With just 3rd and 4th I'd probably go clutchless. at minimum I'd do what I did in the MR2 and get an aluminum flywheel and knock the ring gear off of it.

1st was too low to be useful in my MR2. I think I used it once climbing a steep dirt road. I did use 2nd a lot though. However it was a 120v DC lead sled conversion with a curtis controller. If I were doing a RWD conversion and modding the transmission I would probably leave 1st and 2nd. I think traction will be gone before the extra torque could be used in a FWD like the xB.
 

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The base speed and advertised specs on a standard HVH250 (http://evwest.com/support/remy250.pdf) running at 320V is actually pretty similar to my AC55 it turns out, though the HVH250 is waaay lighter and has more low end torque.
The HVH250 also has a broader speed range (so it can use more reduction) and maintains power much better at high motor shaft speed (so higher speeds are more usable).

Remy was purchased by BorgWarner, so this is the current web page for this motor series:
HVH Series Electric Motor
I don't know of any change in the actual product.
 

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Discussion Starter #9
I would like to thank both of you for all of the excellent ideas you have suggested and will keep you posted on the build.
 

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Discussion Starter #10 (Edited)
Some more questions about using LEAF components

Question 1. Would I be able to keep the Scion wiring harness, or would I need to adopt the LEAF wiring harness to the Scion?



Question 2. What part or parts would you try to purchase first to gather the need parts over time?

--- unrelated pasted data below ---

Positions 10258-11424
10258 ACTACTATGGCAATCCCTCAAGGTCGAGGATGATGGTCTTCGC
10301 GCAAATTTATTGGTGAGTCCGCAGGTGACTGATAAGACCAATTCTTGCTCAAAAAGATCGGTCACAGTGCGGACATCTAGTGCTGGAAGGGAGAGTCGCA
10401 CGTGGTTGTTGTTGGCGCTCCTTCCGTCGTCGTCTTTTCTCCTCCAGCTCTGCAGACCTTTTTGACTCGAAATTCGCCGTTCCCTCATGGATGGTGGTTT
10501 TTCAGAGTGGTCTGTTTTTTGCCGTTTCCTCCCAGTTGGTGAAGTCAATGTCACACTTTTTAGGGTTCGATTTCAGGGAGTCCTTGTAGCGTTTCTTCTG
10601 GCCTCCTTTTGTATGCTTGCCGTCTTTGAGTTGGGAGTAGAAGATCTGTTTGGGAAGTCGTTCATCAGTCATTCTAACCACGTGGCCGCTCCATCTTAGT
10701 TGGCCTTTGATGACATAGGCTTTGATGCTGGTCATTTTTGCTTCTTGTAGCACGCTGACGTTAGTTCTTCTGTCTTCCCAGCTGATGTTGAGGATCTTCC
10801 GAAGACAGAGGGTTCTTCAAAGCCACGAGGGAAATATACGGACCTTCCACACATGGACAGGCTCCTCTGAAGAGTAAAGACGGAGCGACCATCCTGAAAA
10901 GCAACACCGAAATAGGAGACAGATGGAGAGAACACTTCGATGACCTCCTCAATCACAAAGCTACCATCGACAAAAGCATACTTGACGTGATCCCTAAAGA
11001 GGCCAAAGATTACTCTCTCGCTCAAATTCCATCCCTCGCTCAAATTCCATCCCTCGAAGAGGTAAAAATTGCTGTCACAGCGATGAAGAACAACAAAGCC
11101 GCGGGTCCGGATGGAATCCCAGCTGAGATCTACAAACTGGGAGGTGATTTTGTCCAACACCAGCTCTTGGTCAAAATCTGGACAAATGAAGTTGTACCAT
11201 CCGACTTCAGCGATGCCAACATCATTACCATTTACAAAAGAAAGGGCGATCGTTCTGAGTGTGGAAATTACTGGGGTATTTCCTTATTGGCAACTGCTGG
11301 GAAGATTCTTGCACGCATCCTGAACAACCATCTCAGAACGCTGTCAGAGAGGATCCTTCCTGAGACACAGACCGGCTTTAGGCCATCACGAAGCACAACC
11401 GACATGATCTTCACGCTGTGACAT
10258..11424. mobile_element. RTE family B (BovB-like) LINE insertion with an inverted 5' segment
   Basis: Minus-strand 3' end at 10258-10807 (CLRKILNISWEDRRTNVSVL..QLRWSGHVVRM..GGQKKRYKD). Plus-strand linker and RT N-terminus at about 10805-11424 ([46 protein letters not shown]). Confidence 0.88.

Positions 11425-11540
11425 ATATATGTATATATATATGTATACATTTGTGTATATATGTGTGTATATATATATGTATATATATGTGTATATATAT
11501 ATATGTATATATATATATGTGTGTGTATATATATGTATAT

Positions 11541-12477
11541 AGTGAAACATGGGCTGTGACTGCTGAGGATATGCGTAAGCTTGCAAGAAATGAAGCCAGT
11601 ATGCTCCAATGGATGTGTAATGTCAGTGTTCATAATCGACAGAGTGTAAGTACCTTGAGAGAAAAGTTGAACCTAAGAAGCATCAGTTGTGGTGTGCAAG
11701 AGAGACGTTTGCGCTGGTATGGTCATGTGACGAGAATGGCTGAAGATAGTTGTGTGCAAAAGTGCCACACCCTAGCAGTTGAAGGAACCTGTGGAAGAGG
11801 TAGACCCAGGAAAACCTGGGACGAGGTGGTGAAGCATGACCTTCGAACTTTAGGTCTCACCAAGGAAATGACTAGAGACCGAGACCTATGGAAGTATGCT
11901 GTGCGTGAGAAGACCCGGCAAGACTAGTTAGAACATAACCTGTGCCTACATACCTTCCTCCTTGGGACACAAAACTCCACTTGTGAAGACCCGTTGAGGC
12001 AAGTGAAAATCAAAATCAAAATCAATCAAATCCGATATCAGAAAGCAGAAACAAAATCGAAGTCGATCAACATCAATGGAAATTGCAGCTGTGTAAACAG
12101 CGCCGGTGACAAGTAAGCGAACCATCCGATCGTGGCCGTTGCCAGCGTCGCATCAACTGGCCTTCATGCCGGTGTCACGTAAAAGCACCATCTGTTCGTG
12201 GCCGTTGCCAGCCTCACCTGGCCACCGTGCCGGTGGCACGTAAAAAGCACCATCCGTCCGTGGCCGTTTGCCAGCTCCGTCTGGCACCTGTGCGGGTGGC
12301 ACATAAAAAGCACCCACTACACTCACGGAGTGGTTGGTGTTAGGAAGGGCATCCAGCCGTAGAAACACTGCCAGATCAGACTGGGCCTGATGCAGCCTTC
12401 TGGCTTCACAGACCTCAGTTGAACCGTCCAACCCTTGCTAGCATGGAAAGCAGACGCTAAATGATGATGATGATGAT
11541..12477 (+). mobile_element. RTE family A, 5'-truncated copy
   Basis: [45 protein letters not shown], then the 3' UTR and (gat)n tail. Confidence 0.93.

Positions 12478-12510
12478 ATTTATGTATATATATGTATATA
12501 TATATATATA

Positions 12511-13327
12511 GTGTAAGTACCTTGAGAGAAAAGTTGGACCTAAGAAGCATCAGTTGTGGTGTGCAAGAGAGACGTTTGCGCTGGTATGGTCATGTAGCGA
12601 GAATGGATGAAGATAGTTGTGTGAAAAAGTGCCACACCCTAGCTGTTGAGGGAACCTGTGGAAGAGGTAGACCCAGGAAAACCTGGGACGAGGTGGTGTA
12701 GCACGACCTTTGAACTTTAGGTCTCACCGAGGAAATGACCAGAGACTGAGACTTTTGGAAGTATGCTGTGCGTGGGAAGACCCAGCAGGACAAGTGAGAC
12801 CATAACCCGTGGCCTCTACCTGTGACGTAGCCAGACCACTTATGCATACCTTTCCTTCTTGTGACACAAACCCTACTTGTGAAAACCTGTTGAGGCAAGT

Question 3. Would it be worth waiting for a used 2019 long range car to be parted out, They are supposed to be increasing the range substantially.


Thanks in advance for all the time you have spent helping me.


Michael
 

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Question 3. Would it be worth waiting for a used 2019 long range car to be parted out, They are supposed to be increasing the range substantially.
The 2018 Leaf already has a 40 kWh battery, compared to 24 kWh and 30 kWh of earlier versions. Yes, a 60 kWh battery is anticipated for 2019, but I don't know how much capacity you really need... or are willing to pay for. There will always be more capacity later, which could be considered a reason to not wait (because if you wait for the ultimate solution you will never build anything), or just to wait to buy until you are ready to build.

The 60 kWh battery is expected to be substantially different, so nothing about working with the Leaf battery that has been worked out by DIY builders will likely apply to the new battery. Since the current battery design is well understood, if using Leaf components it makes sense to me to design and plan for the existing battery (preferably accommodating the glued-together double modules), taking advantage of a 40 kWh unit if it is affordably available when it comes time to buy one.

The 2018 Leaf also has a significant increase in motor output (to 110 kW from 80 kW), probably due mostly (or entirely) to inverter changes; the 2019 is expected to go further, to 160 kW. On the other hand, even the earlier Leaf has enough power for an xB.